Jan 27, 2011
RICHMOND, Va., Jan. 27, 2011 /PRNewswire/ -- Dominion Virginia Power crews are working hard to restore electric service to the Northern Virginia customers affected by a winter storm. The company expects to restore power to at least 90 percent of the affected customers by tomorrow night, with the remaining work continuing overnight into Saturday until all customers have been restored.
"We have about 2,000 workers engaged in our restoration effort, including crews from Eastern and Central Virginia and North Carolina assisting in Northern Virginia," said Rodney Blevins, vice president of electric distribution operations. More than 300 bucket trucks are working in Northern Virginia.
"We are focused on getting the lights back on for our customers as safely and quickly as possible while maintaining safety as our first priority – safety of our customers and safety of our crews," Blevins said. "Please stay clear of downed lines and use extreme caution if you must be on the roads where snow, abandoned vehicles and downed trees could be affecting traffic patterns."
Repairs are taking place while detailed damage assessments are being made. Heavy, sticky snow that was twice as wet as typical snow brought tree limbs and trees into contact with electrical lines and caused extremely difficult driving conditions for repair crews. Approximately 192,000 customers were affected by the storm.
An estimated completion time will be available Friday morning for each of the remaining repairs. Customers can request this information after noon tomorrow by calling Dominion's customer service line at 1-866-DOM-HELP (1-866-366-4357) to learn when their homes will have power restored. Additional storm restoration information is available online at http://www.dom.com/storm-center/index.jsp
Travel in Northern Virginia remains hazardous and Dominion's restoration efforts have been hampered by abandoned vehicles. More than 2,200 Virginia Department of Transportation trucks worked overnight clearing roads of snow and downed trees and assisting stranded motorists. Dominion is working closely with VDOT to resolve access issues.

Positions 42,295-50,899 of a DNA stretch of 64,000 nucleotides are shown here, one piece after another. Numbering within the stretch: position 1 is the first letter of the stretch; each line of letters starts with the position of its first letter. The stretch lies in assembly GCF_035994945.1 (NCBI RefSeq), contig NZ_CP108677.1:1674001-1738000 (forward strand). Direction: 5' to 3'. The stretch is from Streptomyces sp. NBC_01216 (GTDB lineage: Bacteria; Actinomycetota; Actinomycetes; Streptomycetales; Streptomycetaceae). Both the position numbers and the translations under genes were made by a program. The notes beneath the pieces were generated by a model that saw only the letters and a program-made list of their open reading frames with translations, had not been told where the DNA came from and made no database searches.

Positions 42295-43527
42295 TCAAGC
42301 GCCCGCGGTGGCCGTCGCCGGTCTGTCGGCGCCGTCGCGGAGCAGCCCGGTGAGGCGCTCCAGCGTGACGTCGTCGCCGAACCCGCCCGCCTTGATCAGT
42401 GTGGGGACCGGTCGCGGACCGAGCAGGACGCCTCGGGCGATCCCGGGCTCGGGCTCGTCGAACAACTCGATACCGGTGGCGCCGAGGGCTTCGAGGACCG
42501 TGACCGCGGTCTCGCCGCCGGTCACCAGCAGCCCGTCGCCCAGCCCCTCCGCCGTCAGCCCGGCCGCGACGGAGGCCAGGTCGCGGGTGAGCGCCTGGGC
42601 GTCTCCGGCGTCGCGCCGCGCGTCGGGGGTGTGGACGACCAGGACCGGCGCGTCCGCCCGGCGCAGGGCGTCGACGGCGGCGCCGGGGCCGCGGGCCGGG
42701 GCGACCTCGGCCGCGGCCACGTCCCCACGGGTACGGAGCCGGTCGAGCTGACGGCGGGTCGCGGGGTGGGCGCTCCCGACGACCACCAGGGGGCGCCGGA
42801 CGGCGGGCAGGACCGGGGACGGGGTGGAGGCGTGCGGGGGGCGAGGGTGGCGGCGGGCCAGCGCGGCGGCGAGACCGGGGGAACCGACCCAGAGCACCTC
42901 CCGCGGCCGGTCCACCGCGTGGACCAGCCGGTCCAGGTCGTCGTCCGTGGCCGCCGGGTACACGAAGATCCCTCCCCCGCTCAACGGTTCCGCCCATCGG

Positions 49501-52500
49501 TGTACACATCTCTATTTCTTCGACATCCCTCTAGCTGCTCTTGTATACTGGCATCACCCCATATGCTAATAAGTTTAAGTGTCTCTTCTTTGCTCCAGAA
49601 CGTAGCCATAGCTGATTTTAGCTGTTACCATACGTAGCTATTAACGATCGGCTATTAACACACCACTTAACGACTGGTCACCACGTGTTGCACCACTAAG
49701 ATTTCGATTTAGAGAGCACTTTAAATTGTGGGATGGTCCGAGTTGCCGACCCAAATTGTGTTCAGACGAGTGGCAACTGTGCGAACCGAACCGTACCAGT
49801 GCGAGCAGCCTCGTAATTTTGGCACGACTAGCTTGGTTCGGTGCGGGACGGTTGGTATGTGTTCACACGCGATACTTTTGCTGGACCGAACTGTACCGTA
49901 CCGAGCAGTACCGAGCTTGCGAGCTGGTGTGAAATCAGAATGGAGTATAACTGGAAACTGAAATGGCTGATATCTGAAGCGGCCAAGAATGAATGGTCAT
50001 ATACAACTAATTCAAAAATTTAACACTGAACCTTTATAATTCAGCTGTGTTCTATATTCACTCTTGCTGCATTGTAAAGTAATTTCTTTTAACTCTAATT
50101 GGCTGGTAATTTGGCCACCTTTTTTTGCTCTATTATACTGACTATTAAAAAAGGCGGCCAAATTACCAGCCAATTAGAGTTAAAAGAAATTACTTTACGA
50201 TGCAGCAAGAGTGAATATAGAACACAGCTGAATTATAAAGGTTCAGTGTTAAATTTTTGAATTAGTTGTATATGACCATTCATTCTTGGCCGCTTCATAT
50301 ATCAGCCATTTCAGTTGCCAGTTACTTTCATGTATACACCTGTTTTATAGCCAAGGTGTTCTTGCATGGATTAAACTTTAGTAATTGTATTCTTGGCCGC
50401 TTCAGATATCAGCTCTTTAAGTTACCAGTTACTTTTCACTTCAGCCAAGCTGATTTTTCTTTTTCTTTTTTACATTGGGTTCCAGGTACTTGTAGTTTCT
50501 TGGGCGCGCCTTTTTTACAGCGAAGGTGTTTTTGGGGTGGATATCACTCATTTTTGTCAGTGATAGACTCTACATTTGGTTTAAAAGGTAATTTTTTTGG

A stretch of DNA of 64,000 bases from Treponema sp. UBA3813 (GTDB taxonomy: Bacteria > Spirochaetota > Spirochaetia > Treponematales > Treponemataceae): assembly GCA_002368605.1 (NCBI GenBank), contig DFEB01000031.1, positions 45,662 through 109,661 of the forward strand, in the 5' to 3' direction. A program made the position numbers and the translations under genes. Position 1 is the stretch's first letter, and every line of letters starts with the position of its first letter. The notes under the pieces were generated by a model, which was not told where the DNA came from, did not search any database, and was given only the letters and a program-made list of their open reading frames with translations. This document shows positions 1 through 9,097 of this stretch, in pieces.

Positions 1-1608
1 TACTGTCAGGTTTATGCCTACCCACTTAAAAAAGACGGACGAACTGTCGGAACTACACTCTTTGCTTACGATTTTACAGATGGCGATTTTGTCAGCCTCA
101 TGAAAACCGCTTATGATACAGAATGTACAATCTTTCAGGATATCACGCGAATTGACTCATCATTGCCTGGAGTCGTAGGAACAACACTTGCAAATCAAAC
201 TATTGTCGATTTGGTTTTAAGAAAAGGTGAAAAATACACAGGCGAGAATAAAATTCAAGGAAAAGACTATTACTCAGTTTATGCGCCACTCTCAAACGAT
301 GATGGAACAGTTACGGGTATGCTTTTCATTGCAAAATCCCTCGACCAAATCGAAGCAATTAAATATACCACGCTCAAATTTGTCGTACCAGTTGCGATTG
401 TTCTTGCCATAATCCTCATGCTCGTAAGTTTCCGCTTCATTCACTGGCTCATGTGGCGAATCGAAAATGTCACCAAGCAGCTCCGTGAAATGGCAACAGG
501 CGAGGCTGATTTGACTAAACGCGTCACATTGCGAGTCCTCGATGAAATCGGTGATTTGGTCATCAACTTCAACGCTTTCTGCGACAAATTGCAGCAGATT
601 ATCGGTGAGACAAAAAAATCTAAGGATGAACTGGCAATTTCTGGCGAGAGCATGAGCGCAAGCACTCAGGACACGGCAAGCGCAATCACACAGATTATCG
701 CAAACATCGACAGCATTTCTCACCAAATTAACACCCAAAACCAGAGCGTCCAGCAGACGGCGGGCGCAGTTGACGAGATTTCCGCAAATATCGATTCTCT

The highest priority for power restoration is always given to public safety and emergency situations such as hospitals, emergency 911 call centers, and municipal water pumping stations. A video description of the storm restoration process is available online at http://www.dom.com/storm-center/how-we-restore-power.jsp.
Dominion reminds its customers to stay away from downed power lines. Customers should call toll free 1-866-DOM-HELP (1-866-366-4357) to report outages or downed lines. The calls will be answered either by call-center representatives or by an automated voice response unit, which is the quickest way to report an outage or downed power line. Customers who have online accounts can report outages online and ask to be contacted by telephone when outage restoration information becomes available.
In the event of severe weather, take these steps to help prepare for possible outages:
If your electricity is interrupted:
After the storm:
Some useful links for the public and media during the winter storm season are:
Dominion is one of the nation's largest producers and transporters of energy, with a portfolio of approximately 27,600 megawatts of generation. Dominion operates the nation's largest natural gas storage system and serves retail energy customers in 13 states. For more information about Dominion, visit the company's website at www.dom.com.
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SOURCE Dominion Virginia Power